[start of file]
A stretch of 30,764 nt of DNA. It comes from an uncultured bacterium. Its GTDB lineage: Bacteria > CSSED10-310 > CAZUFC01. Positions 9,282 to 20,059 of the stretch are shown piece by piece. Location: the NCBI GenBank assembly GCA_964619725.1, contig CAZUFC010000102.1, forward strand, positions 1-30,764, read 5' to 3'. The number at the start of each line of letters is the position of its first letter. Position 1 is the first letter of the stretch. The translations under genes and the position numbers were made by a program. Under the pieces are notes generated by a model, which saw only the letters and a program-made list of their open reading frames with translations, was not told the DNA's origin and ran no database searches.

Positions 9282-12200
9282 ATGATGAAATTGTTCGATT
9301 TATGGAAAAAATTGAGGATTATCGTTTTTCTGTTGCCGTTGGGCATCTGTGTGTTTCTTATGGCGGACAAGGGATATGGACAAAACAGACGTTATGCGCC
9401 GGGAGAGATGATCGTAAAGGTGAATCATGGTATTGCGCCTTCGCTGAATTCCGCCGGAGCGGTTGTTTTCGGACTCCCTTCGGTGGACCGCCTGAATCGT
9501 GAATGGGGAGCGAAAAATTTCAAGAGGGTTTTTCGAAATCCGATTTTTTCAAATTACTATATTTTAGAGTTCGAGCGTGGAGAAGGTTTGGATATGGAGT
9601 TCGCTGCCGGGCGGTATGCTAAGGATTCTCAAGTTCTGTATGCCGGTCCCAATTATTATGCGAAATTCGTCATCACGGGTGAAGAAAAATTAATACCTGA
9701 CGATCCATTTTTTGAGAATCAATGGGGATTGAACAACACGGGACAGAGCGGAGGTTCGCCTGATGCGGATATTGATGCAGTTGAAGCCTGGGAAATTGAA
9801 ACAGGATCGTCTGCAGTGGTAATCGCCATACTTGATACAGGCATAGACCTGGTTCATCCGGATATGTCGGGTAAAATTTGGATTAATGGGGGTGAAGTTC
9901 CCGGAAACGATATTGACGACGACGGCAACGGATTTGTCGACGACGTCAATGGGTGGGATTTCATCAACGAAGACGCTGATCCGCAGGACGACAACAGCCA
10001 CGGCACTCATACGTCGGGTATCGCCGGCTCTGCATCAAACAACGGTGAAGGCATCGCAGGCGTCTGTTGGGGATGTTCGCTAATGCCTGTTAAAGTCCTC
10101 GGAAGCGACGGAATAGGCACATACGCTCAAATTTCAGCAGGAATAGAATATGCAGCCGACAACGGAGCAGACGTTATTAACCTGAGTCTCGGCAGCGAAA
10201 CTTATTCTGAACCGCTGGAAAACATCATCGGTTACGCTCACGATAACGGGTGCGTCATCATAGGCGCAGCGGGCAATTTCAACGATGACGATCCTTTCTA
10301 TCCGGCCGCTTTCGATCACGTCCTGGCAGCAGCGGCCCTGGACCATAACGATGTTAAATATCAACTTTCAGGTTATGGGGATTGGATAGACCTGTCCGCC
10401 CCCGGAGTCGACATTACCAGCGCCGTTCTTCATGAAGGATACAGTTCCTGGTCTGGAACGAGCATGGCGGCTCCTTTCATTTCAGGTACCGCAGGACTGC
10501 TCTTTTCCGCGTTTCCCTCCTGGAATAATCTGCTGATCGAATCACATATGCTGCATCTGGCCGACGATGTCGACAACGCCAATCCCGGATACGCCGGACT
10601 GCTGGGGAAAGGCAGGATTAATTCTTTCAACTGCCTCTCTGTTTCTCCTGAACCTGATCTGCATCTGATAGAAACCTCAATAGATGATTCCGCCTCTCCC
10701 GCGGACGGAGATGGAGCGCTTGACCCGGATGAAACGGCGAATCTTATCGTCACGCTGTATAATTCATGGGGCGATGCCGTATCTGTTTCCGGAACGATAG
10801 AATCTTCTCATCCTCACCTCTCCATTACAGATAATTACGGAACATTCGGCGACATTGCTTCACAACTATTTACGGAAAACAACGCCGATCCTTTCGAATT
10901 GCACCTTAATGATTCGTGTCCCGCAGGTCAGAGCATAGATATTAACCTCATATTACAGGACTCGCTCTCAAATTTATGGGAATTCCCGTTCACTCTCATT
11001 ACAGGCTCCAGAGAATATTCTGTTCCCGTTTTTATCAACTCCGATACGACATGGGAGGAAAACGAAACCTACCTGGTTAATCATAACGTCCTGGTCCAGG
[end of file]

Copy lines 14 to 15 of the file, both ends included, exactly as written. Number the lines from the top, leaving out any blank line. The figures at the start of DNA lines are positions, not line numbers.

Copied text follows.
10301 TCCGGCCGCTTTCGATCACGTCCTGGCAGCAGCGGCCCTGGACCATAACGATGTTAAATATCAACTTTCAGGTTATGGGGATTGGATAGACCTGTCCGCC
10401 CCCGGAGTCGACATTACCAGCGCCGTTCTTCATGAAGGATACAGTTCCTGGTCTGGAACGAGCATGGCGGCTCCTTTCATTTCAGGTACCGCAGGACTGC